Riding to the opera through the New Mexican landscape of twilight mountains and ever shifting clouds, I wondered why Jennifer Higdon, a Pulitzer Prize-winning female composer, had chosen the novel Cold Mountain as a basis for her first opera.
The program notes emphasized the fact that the novel was about a man, W. P. Inman, a wounded deserter from the Confederate army, who was trying to get home to his beloved, Ada Munroe. Inman’s journey, according to the notes, was much like that of Odysseus returning from the wars and encountering many battles along the way. What the heck? I thought, as I read that. This was my first opera by a woman. Why had she chosen a man’s story, and especially a story based on Homer in which manhood is defined by wiliness and violent action?
During the first act, as the sun turned the sky orange and lavender, I realized that the classic notion of a male hero had been redefined. The hero of the opera “Cold Mountain” leaves before the war is over and his long journey home, although involving Odessian encounters with a blind seer, with sirens, and aggressive enemies, is characterized nonetheless by compassion and understanding. This Odysseus protects isolated females, saves a baby from being thrown into a gorge, and shows empathy toward the slave woman who picks the pockets of dead soldiers and wishes she could kill all white people with a single bullet. (The hero of “Cold Mountain” is also a stark break from Hollywood versions of Odessian heroes, which also emphasize street smarts and fighting—with a lot of car chases and explosions worked in.)
But that was not the only reason Higdon chose the story, or so I speculated. The segments of the opera which featured Inman’s journey, his recapture, escape, and encounters with scenes of war dead, were interleaved with the story of two women—Ada, the hero’s beloved, the protected daughter of wealthy planters, and Ruby, a lower-class woman, a neglected and abused daughter, who came to help Ada after the latter’s father died, leaving her alone at Black Cove Farm. The two women became friends and partners. Ruby taught Ada how to catch chickens, build fences, and plant crops, while Ada taught Ruby how to read. The two formed a deep bond, each helping the other to become a stronger, more capable woman, and they were further linked by images of planting, growing, and coming to life. Without the women’s tale, the story of the compassionate hero moving through scenes of death and dying would have been hard to bear. Life is more than struggle, the opera seemed to be saying. It’s equally about the work of growing, caring, and giving birth.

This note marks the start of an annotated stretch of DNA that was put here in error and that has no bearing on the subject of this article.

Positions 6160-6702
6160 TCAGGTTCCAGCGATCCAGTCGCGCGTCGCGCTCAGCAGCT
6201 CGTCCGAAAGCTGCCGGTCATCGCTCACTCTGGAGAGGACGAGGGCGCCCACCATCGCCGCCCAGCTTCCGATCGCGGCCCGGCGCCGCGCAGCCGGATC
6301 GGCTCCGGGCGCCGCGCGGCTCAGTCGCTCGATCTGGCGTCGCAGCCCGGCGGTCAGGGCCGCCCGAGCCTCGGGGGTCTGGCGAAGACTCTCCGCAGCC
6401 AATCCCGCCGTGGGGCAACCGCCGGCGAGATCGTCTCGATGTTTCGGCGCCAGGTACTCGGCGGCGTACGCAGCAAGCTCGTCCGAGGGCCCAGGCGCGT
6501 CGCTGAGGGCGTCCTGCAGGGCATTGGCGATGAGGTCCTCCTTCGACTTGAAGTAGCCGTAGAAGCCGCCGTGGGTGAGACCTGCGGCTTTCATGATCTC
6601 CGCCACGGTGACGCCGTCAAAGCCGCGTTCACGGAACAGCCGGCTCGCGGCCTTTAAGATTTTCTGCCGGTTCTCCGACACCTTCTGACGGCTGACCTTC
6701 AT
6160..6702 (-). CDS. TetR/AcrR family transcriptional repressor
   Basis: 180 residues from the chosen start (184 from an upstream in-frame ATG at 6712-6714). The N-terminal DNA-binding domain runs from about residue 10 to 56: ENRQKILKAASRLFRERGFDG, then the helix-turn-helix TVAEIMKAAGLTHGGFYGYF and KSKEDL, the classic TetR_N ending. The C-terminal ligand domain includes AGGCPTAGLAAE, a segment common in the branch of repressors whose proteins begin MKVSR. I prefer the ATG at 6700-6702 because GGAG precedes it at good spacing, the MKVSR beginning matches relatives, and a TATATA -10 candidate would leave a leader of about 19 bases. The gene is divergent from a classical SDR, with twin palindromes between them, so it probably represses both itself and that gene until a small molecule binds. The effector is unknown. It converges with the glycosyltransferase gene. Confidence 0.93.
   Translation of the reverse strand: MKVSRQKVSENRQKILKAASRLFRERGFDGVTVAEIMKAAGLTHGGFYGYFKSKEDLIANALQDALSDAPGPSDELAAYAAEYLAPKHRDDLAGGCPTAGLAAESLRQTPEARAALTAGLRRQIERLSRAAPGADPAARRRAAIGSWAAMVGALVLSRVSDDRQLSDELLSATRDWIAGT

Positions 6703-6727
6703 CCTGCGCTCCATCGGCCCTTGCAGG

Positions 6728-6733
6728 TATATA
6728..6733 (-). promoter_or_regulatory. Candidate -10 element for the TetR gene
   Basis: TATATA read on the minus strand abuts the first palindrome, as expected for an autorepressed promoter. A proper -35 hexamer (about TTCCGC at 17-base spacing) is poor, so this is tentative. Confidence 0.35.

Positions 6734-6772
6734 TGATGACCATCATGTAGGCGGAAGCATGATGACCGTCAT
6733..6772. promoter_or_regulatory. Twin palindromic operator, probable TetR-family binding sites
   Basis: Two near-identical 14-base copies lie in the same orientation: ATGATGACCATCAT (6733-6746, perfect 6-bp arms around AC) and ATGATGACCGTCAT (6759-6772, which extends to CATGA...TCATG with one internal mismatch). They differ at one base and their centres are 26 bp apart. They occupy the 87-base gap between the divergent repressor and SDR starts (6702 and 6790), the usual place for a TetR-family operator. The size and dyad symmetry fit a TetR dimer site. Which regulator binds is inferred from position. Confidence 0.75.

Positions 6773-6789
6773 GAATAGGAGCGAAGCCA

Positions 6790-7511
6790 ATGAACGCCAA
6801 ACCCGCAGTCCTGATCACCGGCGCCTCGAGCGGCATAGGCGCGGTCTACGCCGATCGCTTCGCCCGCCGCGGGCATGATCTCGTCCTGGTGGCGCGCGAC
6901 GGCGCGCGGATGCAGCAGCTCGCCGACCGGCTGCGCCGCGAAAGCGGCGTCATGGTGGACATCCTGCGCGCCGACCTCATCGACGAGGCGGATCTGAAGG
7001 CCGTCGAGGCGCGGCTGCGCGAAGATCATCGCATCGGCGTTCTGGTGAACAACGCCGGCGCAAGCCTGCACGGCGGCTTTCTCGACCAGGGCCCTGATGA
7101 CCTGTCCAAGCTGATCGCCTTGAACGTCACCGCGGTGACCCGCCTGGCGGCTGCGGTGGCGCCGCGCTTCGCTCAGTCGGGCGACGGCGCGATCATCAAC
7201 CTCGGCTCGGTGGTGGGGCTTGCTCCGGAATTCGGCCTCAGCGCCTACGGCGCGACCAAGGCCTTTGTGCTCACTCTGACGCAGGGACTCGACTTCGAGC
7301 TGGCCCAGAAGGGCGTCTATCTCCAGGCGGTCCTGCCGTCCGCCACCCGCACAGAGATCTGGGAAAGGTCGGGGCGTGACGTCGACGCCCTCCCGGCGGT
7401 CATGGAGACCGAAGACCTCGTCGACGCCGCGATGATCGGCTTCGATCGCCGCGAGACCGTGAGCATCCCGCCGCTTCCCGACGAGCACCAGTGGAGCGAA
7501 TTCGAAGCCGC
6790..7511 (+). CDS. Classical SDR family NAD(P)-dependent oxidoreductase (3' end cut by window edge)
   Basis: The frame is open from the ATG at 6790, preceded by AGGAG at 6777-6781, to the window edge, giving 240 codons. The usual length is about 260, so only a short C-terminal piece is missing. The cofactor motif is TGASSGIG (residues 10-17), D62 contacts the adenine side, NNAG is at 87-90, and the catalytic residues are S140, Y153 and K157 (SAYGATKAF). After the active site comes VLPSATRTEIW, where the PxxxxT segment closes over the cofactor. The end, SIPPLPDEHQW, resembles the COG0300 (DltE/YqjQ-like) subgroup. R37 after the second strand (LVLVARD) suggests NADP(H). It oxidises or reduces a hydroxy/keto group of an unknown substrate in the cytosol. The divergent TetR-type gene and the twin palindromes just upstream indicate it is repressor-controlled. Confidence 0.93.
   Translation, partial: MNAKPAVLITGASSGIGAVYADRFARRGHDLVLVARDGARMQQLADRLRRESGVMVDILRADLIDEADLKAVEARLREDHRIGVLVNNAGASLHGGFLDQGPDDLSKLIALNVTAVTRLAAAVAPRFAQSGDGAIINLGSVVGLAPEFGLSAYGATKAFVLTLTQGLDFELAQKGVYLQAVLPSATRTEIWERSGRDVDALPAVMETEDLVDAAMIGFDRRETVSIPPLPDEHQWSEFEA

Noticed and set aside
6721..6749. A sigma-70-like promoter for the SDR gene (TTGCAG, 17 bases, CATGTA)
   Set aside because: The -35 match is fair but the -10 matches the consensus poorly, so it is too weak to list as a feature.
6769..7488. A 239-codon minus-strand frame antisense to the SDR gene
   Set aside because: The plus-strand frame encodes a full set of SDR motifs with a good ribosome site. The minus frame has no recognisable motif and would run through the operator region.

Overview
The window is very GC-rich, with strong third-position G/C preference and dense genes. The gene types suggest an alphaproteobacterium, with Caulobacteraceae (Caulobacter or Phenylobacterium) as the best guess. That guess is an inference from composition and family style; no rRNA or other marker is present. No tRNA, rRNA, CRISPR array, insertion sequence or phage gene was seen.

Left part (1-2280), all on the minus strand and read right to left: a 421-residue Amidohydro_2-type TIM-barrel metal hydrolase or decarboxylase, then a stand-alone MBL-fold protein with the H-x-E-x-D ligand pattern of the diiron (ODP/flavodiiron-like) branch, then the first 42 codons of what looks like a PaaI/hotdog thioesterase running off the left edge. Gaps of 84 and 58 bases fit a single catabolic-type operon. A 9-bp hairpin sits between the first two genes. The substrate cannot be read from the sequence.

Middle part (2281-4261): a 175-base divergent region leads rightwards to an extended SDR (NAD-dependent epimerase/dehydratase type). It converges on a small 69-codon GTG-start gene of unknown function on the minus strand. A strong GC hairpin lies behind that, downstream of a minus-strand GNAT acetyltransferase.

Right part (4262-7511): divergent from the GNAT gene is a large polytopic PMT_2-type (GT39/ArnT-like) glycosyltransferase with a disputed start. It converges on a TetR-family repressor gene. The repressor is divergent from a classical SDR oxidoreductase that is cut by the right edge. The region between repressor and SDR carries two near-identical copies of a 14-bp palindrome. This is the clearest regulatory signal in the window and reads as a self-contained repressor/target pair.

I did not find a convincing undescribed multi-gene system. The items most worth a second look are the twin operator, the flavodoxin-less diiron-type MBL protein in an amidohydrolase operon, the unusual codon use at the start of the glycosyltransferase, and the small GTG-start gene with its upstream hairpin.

Life is more than a heterosexual love story as well. Because the women’s connection to each other was so powerful, my desire for a reunion between Inman and Ada was made complex. When Inman finally reached Ada, I worried that he would take Ruby’s place. I wondered what would happen to Ruby if he did, though, in another departure from gender norms, Inman asked Ruby’s permission to live with her and Ada on the farm. The lovers did unite and have a night of love, but when the hero, almost immediately, was killed, I did not feel bereft. Ada had Ruby. Would the opera leaves us with two women, I wondered, as the sky turned softly dark. That would be new.
But the opera moved beyond even a female couple, suggesting a more alternative family to that of “the couple” at all. Ruby married the “Georgia Boy,” who had attached himself to the household. The final scene showed us Ruby, her husband, and several children, with Ada and her daughter coming along behind. It was an affirmation of breaking from the gender roles and love rules of the past, an affirmation of the idea that we can move beyond the rigidities of the past into creative new directions. Families are not one thing.
As the opera came to an end, I thought of the many operas I’d seen which concluded with the heroine flinging herself from a tall edifice (“Tosca”), getting herself stabbed to death to save her unfaithful lover (“Rigoletto”), or dying of tuberculosis (“La Boheme”). I thought of a book entitled Opera: The Undoing of Women. For that evening, I was in a different world.
“Cold Mountain” was that rare thing, an opera with a strong feminist bent. But there was more. Put this together with the fact that I’d never seen an opera by a woman, (women were only 11% of opera composers premiering work over the last twenty years), that Higdon is an out lesbian, that she was premiering her work at the Santa Fe Opera, which many regard as second to the Metropolitan, and that she appeared in person at the end, the night full of stars. It was a feminist evening at the opera, and I was thrilled. How many times had I had such experiences? Exactly never, until then.
See “Cold Mountain” if you can. The singing is a mix of the atonal and the lyrical, and the story, in its break with the norms of opera, the Odyssey, and Hollywood will recharge you and lift you up. Given the current political climate for women, we desperately need feminist nights at the opera—and everywhere else as well.